Fig. 2 Calculated electric field of a single upconverting nanoparticle coated with a gold shell. Four different relative configurations between the incident light direction, excitation polarization and nanocrystal orientation is shown. (a) The light is incident from above the plate with polarization apex-apex (the red ones). (b) The incident light is polarized vertically and enters towards the red apex. (c) The light incident from above is polarized face-face (perpendicular to the red faces). (d) The light incident towards the red face is polarized vertically.


2) Single Particle Thermal Sensing.


Thermal sensing at the cellular level has direct implications in inferring the metabolic status, pathology and physiology, especially of a cancer cell.

UCNPs have also been shown to not affect cellular processes, and are far less sensitive to physiological changes such as salt concentration, and pH, while monitoring cellular temperatures. The nanothermometer properties in UCNPs are attributed to the emission of the Er3+ rare earth ion, specifically the intensity ratio (RHS) of the 2H11/2 to 4I15/2 (525 nm) over 4S3/2 to 4I15/2 (545 nm) transitions. The relative intensity of the two green bands can be understood by considering the energy separation between the nearest excited states Er: 2H11/2 and Er: 4S3/2, which is only several hundred wavenumbers. Thus, the population distribution on Er: 2H11/2 and Er: 4S3/2 should be dominated both by thermal distribution and nonradiative relaxation. Therefore, the population of the Er: 2H11/2 level varies as a function of the Boltzmann’s distribution. This ratio is inversely proportional to the temperature range relevant to most biological systems.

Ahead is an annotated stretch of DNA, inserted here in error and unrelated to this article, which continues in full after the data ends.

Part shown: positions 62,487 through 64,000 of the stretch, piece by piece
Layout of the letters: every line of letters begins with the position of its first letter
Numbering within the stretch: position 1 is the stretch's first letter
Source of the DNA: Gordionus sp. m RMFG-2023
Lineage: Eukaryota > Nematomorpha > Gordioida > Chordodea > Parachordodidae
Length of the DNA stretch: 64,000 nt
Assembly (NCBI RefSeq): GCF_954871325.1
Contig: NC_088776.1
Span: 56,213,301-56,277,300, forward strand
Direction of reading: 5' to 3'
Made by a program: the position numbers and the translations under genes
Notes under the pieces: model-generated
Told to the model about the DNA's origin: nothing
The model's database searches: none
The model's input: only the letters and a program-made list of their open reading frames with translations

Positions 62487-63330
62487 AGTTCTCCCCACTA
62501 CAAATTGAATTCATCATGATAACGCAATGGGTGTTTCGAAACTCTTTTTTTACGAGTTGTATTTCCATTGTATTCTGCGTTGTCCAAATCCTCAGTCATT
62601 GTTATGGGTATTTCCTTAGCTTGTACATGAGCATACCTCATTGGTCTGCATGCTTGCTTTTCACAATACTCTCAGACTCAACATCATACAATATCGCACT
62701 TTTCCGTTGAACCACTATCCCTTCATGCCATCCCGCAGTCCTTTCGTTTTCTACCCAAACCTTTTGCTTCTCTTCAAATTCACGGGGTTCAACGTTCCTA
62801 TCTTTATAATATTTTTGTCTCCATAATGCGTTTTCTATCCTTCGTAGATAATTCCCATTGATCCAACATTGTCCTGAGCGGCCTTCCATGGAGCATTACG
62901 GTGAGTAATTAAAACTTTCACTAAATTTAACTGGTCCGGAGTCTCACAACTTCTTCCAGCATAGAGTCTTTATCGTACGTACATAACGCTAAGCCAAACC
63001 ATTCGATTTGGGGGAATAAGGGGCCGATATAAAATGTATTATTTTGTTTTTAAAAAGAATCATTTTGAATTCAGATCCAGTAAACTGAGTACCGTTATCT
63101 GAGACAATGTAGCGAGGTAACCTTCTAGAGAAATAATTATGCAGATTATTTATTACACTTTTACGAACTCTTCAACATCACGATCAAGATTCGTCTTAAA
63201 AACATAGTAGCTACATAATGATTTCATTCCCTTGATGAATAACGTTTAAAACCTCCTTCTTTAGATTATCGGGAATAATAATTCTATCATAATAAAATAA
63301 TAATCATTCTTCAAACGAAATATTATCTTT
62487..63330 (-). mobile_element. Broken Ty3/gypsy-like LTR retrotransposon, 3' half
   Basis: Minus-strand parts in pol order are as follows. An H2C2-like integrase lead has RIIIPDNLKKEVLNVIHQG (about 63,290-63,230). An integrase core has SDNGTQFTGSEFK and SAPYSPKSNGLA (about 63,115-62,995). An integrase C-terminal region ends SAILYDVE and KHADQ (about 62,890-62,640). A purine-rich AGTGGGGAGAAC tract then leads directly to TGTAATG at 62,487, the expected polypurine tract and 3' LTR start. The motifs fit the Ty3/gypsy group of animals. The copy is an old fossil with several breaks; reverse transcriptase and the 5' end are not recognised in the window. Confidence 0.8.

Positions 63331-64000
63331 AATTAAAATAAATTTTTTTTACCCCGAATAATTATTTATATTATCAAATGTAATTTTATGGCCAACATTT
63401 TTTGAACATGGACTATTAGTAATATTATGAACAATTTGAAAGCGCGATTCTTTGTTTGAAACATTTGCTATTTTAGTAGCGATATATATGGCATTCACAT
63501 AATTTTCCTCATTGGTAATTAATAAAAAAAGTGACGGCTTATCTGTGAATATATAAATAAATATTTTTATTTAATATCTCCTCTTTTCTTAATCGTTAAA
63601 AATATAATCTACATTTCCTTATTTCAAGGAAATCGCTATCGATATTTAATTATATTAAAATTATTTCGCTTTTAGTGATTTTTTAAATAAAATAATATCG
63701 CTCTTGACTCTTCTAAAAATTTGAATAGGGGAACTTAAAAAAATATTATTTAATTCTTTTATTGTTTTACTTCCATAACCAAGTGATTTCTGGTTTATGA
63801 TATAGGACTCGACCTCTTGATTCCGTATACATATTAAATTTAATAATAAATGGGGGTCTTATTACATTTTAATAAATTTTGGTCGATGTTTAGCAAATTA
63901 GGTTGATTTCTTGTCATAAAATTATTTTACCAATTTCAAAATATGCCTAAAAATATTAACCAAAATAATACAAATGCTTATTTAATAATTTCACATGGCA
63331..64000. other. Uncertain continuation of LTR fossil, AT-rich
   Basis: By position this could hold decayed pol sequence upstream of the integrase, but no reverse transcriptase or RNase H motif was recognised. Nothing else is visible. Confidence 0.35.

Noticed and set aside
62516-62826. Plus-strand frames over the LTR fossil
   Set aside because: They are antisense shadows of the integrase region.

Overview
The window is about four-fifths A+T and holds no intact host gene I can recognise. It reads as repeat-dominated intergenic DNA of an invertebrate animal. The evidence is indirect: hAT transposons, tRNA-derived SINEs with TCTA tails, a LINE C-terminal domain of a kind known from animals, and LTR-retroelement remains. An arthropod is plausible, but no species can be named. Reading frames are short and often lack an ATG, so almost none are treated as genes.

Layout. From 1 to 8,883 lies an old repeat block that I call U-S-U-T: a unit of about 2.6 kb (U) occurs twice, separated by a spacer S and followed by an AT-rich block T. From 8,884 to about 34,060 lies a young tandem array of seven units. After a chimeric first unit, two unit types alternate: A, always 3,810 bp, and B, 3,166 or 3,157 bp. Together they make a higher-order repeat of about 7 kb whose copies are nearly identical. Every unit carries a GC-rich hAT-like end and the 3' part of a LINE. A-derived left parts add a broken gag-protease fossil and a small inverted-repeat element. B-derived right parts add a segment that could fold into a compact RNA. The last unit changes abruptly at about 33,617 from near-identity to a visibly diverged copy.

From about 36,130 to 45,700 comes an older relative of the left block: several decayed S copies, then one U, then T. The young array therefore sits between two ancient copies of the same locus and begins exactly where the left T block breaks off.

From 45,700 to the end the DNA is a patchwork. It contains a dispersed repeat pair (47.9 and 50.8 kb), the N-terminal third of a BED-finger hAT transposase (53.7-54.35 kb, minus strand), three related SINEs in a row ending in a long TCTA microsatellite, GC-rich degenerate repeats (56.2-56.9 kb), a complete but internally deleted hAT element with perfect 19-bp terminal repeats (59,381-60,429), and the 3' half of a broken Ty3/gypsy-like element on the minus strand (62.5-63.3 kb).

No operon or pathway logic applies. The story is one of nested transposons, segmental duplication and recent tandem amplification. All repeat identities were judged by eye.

We investigate the influence of gold nanorods (AuNRs) attachment on upconverted fluorescence and time-resolved decay (Fig. 3).

Fig. 3 (A) AFM of a single UCNP with attached gold AuNRs, (B) Corresponding time-resolved decay at 545 nm and 650 nm of UCNP-AuNRs nanostructure.

3) Biosensing


Our device (Fig. 4) uses printed capture DNA oligomer spots to immobilize target DNA and other diagnostic proteins on a microarray, and detect their presence by binding of probe DNA coupled UCNPs, referred to as a sandwich assay. The binding of target DNA will be detected on microarray spots with integrated photodetectors. The combination of photodetector, micro-fluidic
 handling, and NIR excited UCNP probes enables streamlined protocols that circumvents the need for a microarray reader, thus reducing costs and increasing portability. Furthermore, micro-fluidic handling and detection under flow, cuts the overall detection time to under 15 minutes as compared to the traditional flow process with hour-long hybridization time.


Fig. 4 Polydimethylsiloxane (PDMS) sealed microarray microfluidic chip.

4) Funding

Funding: National Science Foundation CBET (1067508, PI Lim) and NC State Startup Funds.


5) Collaborators

Dr. Hans Hallen, Physics, NCSU.


Dr. Robert Riehn, Physics, NCSU.


Dr. Hong Wang, Physics, NCSU.


Dr. Frank Scholle, Microbiology, NCSU.


Dr. Sergei Vinogradov, Perelman School of Medicine, University of Pennsylvania